Become garden savvy with these springtime tips

Courtesy of the Alabama Cooperative Extension System


Fruits and nuts
• Continue strawberry and grape plantings.
• Bud apples and peaches.
• Start planting blackberries. If weather conditions prevent prompt planting, heel the plants in by placing the root system in a trench and covering the soil.
• Fertilize shrubs, except azaleas and camellias, according to a soil test.
• Late plantings can be made, particularly if they are container grown.
• Monitor shrubs for harmful insects.
• Soil test and add limestone as recommended.
• Fertilize fescue lawns at 1 pound slow-release nitrogen per 1,000 square feet.
• Watch new growth for aphids.
• Begin a spray or dust program.
• Begin fertilizing.
Annuals and perennials
• Check garden centers for bedding plants such as geraniums and petunias.
• Plant gladiolus every 2 or 3 weeks if a long blooming season is desired.
• Plant tuberous begonias in pots.
• Plant dahlias.
• Check and repair sprayers, dusters and lawn mowers.
• Control lawn weeds with chemicals as needed. If weeds are deemed a serious problem, send a soil sample for testing, as weeds can indicate the lawn is unhealthy.
• Delay pruning of fruiting shrubs such as cotoneasters, pyracanthas and hollies until after flowering.
• Seeds: Plant all hardy crops recommended for January and February, such as garden peas, leafy greens and root crops.
• Transplants: Plant asparagus, onion sets and lettuce. Plant certified seed potatoes for Irish and red-skinned varieties in early March.


Fruits and nuts
• Continue strawberry planting.
• Start spray program for all fruits.
• Plant raspberries and blackberries and continue budding apples and peaches.
• Prune spring flowering shrubs after flowering.
• Fertilize azaleas and camellias.
• Spray all shrubs with a fungicide as new growth begins to mature.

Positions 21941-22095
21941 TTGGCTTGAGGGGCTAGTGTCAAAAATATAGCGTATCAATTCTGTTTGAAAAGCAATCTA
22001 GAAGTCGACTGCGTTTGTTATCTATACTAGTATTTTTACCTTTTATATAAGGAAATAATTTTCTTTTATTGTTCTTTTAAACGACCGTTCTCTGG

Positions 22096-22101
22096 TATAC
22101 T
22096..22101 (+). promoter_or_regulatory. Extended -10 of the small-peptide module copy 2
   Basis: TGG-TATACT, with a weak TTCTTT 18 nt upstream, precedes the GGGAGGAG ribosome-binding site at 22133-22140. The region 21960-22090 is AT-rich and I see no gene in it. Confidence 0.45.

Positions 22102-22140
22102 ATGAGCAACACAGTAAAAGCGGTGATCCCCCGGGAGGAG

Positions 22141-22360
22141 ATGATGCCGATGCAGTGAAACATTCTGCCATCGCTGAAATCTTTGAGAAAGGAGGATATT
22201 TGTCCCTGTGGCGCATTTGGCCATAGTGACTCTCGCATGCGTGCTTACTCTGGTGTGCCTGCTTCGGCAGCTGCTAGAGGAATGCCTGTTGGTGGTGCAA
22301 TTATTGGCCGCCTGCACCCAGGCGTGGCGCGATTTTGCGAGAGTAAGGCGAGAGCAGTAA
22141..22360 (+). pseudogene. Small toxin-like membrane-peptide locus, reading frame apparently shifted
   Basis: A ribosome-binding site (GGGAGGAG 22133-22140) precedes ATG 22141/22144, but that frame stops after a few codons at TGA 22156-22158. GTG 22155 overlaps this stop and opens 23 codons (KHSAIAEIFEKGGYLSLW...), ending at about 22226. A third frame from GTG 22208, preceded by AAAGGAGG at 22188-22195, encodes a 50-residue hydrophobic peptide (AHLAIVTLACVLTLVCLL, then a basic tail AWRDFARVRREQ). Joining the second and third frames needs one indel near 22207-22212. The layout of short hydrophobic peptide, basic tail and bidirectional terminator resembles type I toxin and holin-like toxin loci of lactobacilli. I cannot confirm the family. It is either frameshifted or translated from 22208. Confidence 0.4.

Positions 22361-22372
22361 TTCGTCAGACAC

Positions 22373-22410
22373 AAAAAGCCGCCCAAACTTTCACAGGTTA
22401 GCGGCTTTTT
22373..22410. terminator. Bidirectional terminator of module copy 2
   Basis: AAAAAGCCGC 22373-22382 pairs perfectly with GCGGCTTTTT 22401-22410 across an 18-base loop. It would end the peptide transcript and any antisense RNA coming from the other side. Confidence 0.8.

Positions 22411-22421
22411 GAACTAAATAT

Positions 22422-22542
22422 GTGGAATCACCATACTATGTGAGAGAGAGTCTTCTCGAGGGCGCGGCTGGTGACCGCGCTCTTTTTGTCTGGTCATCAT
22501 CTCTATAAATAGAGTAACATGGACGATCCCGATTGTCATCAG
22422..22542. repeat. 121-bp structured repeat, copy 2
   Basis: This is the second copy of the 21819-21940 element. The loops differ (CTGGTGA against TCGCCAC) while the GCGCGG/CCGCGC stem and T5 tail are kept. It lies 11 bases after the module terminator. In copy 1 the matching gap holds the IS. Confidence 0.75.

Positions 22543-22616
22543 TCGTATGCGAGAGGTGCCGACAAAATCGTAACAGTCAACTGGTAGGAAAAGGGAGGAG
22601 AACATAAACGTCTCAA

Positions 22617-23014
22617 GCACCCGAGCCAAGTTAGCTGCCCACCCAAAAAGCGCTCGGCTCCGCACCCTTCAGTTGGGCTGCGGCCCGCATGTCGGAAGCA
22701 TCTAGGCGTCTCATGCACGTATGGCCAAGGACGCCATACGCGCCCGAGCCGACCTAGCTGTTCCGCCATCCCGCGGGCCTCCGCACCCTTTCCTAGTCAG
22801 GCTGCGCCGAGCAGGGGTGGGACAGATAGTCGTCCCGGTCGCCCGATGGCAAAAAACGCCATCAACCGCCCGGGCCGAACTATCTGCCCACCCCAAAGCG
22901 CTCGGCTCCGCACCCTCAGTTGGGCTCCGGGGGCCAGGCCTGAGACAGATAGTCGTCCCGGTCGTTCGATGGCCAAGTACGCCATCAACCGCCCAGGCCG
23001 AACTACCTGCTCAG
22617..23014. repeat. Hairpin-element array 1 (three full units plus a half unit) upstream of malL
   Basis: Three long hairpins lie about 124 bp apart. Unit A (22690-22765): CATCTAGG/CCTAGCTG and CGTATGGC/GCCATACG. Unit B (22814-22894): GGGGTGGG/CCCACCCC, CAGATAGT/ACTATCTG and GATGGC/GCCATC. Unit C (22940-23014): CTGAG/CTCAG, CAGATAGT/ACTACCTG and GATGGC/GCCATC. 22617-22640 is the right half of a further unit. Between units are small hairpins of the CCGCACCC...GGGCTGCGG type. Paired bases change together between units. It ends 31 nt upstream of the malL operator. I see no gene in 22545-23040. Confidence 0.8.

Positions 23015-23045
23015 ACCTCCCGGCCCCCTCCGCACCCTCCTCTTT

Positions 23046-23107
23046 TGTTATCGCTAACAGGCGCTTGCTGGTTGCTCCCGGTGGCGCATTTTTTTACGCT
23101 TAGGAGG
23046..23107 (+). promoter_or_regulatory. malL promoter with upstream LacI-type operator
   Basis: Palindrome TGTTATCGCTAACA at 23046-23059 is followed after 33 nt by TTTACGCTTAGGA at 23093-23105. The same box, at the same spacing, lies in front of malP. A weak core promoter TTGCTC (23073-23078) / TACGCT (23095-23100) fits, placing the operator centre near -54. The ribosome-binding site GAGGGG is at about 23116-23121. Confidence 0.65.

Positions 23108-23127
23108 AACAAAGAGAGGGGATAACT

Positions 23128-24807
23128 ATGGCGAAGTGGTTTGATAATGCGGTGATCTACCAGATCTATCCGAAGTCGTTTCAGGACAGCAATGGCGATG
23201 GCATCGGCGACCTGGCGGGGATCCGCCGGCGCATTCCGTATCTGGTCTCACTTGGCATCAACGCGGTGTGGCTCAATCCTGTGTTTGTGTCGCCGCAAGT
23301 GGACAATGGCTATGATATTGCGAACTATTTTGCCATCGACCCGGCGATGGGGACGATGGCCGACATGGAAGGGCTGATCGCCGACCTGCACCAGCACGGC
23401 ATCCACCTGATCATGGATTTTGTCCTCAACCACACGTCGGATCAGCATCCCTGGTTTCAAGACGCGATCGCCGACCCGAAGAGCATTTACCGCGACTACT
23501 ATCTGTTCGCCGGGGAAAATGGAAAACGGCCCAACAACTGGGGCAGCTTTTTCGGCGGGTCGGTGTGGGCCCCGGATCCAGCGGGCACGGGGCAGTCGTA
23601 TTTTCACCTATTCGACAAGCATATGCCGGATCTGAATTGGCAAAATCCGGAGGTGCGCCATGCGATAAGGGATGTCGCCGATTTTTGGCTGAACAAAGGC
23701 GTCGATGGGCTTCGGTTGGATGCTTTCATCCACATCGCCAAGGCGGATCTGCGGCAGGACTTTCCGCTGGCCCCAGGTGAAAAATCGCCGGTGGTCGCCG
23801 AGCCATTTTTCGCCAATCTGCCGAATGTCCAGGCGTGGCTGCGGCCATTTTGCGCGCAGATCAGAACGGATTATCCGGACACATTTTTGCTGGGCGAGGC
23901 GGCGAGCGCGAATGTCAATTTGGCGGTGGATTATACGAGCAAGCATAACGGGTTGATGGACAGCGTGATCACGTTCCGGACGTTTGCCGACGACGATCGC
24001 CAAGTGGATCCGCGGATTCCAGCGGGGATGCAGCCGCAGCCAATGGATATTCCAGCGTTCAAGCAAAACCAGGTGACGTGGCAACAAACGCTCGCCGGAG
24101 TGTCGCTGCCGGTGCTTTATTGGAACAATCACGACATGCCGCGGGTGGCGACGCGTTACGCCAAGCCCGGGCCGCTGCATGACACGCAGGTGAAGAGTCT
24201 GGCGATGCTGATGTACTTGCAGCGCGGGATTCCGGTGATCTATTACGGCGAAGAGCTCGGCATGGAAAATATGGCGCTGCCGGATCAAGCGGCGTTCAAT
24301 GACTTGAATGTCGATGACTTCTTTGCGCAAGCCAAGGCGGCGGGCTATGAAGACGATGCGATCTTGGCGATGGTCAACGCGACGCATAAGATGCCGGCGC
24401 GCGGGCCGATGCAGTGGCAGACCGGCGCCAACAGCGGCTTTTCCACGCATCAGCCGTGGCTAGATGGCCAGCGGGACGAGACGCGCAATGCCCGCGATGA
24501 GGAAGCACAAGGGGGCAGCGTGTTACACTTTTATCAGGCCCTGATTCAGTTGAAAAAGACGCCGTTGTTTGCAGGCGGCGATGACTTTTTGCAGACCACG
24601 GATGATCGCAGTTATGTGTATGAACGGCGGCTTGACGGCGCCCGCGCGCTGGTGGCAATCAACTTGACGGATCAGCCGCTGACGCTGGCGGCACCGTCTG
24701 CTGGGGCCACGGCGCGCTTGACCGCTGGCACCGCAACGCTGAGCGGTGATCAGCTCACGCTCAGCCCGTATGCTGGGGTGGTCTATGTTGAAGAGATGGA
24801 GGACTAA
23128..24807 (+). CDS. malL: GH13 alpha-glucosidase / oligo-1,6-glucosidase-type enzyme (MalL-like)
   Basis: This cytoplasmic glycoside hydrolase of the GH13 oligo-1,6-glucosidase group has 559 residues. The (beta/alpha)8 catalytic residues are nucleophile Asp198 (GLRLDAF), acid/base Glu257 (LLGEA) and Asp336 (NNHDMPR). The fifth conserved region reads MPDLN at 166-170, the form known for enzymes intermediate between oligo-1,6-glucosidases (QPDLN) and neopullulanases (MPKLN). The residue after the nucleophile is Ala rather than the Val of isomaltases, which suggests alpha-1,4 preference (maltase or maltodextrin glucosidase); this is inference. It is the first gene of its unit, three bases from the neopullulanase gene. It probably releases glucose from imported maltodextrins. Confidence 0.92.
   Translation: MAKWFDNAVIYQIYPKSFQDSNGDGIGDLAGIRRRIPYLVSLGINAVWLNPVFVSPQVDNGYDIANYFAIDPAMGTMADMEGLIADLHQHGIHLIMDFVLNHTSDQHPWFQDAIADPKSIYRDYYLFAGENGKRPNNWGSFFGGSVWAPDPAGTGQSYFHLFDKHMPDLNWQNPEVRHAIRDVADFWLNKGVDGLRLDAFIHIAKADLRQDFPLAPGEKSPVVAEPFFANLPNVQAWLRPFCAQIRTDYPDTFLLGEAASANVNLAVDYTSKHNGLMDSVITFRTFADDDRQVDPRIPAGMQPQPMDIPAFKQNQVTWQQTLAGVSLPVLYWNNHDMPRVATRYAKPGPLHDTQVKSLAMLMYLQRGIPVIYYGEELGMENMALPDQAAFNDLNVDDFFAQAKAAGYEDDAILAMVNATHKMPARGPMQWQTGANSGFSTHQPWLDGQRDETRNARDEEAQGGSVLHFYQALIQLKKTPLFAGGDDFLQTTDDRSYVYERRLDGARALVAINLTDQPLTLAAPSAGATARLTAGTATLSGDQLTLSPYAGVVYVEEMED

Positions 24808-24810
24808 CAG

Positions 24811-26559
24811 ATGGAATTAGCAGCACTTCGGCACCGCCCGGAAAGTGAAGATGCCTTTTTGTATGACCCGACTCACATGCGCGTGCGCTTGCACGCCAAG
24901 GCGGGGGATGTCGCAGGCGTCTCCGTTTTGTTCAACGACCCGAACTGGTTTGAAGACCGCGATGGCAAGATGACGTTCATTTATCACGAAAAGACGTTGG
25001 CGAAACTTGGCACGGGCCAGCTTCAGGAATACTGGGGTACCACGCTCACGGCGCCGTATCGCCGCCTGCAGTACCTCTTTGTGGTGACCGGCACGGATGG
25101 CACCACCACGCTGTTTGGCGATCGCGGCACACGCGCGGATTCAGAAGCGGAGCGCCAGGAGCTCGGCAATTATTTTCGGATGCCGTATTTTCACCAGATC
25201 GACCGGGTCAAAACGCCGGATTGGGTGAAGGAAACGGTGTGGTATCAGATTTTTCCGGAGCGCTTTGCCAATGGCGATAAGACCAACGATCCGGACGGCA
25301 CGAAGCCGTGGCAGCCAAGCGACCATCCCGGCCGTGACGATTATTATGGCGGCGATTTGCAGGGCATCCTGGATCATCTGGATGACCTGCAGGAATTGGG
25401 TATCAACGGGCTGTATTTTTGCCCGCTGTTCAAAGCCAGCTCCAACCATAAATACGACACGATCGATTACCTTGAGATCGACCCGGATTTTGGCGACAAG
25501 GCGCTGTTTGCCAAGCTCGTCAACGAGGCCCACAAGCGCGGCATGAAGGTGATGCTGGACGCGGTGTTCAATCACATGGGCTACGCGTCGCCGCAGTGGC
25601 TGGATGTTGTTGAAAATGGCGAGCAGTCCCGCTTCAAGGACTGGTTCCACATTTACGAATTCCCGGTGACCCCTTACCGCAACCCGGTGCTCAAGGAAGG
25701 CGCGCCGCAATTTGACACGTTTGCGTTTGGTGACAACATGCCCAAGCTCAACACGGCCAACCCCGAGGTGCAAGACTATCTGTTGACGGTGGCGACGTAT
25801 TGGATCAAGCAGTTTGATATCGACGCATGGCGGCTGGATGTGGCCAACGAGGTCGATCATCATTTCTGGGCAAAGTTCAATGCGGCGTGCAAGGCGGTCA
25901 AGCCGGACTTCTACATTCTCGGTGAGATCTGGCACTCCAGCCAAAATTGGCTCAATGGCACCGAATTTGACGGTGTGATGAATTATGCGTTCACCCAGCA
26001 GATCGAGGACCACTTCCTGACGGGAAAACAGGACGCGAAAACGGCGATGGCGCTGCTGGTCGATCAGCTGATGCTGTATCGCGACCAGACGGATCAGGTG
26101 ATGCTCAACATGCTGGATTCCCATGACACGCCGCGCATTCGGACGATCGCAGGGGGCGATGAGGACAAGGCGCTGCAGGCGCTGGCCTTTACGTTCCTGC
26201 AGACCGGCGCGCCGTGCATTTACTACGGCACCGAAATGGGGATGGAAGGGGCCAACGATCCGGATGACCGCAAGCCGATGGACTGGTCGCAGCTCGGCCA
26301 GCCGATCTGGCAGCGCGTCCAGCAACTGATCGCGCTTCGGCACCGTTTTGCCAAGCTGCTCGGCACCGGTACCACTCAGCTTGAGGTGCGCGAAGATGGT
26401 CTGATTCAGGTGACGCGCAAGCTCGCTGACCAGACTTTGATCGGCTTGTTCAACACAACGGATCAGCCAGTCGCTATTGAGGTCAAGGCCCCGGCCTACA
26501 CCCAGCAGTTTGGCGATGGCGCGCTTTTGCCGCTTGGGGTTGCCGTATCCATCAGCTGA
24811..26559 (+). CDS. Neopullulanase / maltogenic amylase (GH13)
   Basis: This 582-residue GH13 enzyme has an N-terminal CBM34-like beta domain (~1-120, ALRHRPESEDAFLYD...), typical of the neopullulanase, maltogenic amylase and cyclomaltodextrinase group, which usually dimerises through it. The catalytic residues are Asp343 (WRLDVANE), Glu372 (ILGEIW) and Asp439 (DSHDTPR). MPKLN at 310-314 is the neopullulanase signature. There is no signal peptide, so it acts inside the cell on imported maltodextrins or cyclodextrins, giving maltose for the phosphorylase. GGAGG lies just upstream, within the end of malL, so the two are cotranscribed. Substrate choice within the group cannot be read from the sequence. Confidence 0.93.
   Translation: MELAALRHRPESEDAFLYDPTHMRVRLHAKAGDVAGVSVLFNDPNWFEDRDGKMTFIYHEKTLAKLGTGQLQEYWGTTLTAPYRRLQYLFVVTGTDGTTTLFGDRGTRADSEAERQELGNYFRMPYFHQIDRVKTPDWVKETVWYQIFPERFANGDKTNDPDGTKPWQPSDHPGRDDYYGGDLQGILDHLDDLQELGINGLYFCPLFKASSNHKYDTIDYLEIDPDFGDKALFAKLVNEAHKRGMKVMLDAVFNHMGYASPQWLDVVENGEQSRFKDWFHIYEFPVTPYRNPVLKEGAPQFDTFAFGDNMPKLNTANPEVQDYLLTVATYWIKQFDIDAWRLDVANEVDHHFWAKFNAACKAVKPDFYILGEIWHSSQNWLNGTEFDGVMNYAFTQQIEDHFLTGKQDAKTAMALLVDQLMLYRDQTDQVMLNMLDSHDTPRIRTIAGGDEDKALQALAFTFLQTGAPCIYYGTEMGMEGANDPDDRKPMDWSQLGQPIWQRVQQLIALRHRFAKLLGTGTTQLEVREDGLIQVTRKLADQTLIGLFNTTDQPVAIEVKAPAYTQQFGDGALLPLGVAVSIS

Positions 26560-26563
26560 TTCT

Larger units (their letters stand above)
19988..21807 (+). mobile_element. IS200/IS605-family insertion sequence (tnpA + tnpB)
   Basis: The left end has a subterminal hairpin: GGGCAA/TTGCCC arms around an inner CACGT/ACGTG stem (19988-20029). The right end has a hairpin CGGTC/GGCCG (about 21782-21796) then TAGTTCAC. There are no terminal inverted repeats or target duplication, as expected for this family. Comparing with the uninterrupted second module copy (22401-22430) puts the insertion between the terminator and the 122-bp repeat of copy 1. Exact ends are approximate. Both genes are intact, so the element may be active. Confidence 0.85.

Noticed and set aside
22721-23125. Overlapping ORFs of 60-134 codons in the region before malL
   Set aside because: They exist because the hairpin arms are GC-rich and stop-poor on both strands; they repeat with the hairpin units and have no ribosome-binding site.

• Continue planting new lawns.
• When daytime temperatures are consistently above 70 degrees, apply fire ant bait. Read the label carefully for best control.
• Start a mowing routine as spring growth begins.
• Monitor the thatch layer in bermudagrass and zoysiagrass lawns. Dethatch if thicker than 1⁄2 inch. Wait until active growth.
• Monitor for fungal disease in wet, cool weather.
• Fertilize warm-season lawns after fully green.
• Watch for insects and diseases.
• Keep old flower heads removed.
• Plant container-grown plants from nurseries or garden centers.
Annuals and perennials
• Plant early-started annuals or bedding plants from nurseries or garden centers.
• Divide mums or root cuttings.
• Dig and divide dahlias.
• Plant gladiolus, fancy-leaved caladiums, milk and wine lilies and ginger and gloriosa lilies.
• Apply super phosphate to bearded iris and scout for iris borer moth caterpillars.
• Avoid cutting foliage of narcissus or other bulbs until it has turned brown naturally.
• Spray camellias, hollies and others for scale insects.
• Carefully water new plantings of shrubs and trees.
• Pinch out tips of new shoots to promote more compact shrubs.
• Seeds: Wait until late April to plant beans, cucumbers, melons, Southern peas and squash. Plant sweet corn each week for a staggered summer harvest.
• Plant transplants of tomato, pepper, and eggplant.
• Plant sweet potato slips in late April.


Fruits and nuts
• Continue spray program.
• Keep grass from around trees and strawberries.
• Peaches and apples can still be budded.
• Newly-planted shrubs need extra care now and in coming weeks.
• Do not spray with horticultural oils when the temperature is above 85 degrees.
• Start new lawns from seed.
• Call the Master Gardener Helpline at 877-252-4769 to learn more about seasonal fertilizer use and proper mowing. Over-fertilizing and over-watering lead to lawn problems.
• Wait until warm-season lawns are fully green before applying any fertilizers.
• Mow often, every five to 10 days, removing a third of the grass height at each mowing
• Apply 1 pound nitrogen per 1,000 square feet to all warm-season lawn types: bermudagrass, centipedegrass, St. Augustinegrass and zoysiagrass, or wait until after dethatching.
• Dethatch warm-season lawns if needed. Check thatch layer, as in April. Water and fertilize after dethatching, 1 pound nitrogen per 1,000 square feet.
• Spray or dust for insects and diseases.
• Fertilize monthly according to a soil test.
• Plant container-grown plants in flower.
• Prune climbing roses after the first big flush of flowering.
Annuals and perennials
• Late plantings of bedding plants still have time to produce.
• Watch for insects on day lilies.
• Summer bulbs started in containers may still be planted.
• Do not remove foliage from spring flowering bulbs.
• Do not let seed heads form on tulips and other spring flowering bulbs.
• Mulch new shrub plantings if not already done.
• Monitor new landscape plantings of shrubs, trees and turf. To establish healthy root systems, prevent them from drying out and water deeply.
• Continue plantings of all April seeds.
• Add okra and Southern pea seeds to your garden.
• Continue plantings of April transplant crops.
• Plant certified sweet potato slips.

For more information call the Master Gardener Helpline at 877-252-4769. A Master Gardener Extension volunteer is always on call.